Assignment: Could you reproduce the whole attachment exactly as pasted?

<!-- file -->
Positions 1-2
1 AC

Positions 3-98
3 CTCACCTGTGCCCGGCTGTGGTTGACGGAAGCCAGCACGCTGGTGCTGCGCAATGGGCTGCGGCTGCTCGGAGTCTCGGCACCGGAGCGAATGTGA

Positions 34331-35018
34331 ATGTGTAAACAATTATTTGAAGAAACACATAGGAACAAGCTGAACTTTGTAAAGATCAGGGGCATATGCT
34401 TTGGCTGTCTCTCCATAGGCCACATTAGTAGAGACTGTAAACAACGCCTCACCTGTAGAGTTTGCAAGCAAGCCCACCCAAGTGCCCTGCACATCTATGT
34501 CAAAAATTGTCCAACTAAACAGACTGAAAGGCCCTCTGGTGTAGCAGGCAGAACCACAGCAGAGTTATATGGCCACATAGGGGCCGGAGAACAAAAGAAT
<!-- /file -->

Positions 1-2
1 AC

Positions 3-98
3 CTCACCTGTGCCCGGCTGTGGTTGACGGAAGCCAGCACGCTGGTGCTGCGCAATGGGCTGCGGCTGCTCGGAGTCTCGGCACCGGAGCGAATGTGA

Positions 34331-35018
34331 ATGTGTAAACAATTATTTGAAGAAACACATAGGAACAAGCTGAACTTTGTAAAGATCAGGGGCATATGCT
34401 TTGGCTGTCTCTCCATAGGCCACATTAGTAGAGACTGTAAACAACGCCTCACCTGTAGAGTTTGCAAGCAAGCCCACCCAAGTGCCCTGCACATCTATGT
34501 CAAAAATTGTCCAACTAAACAGACTGAAAGGCCCTCTGGTGTAGCAGGCAGAACCACAGCAGAGTTATATGGCCACATAGGGGCCGGAGAACAAAAGAAT